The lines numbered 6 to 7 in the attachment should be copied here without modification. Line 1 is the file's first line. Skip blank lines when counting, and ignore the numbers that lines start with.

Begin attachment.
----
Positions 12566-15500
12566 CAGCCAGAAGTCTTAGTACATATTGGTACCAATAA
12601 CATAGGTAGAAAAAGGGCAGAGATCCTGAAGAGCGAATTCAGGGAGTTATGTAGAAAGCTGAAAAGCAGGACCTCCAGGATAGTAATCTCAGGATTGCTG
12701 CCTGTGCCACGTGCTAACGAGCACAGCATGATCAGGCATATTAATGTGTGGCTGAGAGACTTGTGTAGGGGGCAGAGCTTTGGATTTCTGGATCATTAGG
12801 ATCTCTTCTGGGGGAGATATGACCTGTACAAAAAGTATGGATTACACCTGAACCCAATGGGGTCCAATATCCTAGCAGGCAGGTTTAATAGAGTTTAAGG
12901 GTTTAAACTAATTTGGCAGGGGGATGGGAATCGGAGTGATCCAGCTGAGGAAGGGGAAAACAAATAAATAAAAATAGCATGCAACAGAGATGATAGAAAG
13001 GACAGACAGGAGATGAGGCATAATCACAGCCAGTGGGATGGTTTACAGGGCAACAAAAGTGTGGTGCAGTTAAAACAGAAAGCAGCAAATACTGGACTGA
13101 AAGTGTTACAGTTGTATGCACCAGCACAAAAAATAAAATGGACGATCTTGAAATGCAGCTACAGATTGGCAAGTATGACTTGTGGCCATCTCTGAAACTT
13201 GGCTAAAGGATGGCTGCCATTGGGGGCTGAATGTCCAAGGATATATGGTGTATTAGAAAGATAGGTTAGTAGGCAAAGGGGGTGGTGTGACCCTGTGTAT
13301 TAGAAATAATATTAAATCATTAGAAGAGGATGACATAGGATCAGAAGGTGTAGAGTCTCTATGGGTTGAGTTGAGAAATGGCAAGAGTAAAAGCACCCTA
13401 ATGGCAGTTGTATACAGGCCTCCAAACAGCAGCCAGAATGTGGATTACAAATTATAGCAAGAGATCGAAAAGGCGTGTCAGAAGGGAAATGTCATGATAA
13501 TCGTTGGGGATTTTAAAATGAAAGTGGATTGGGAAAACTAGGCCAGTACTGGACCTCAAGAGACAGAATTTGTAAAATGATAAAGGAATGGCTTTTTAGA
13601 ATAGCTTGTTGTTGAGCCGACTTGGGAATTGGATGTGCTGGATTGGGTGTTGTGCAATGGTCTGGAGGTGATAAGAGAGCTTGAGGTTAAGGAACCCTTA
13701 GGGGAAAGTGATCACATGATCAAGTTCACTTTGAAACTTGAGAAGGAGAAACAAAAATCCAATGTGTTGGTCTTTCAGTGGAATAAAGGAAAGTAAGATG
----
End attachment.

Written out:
12901 GTTTAAACTAATTTGGCAGGGGGATGGGAATCGGAGTGATCCAGCTGAGGAAGGGGAAAACAAATAAATAAAAATAGCATGCAACAGAGATGATAGAAAG
13001 GACAGACAGGAGATGAGGCATAATCACAGCCAGTGGGATGGTTTACAGGGCAACAAAAGTGTGGTGCAGTTAAAACAGAAAGCAGCAAATACTGGACTGA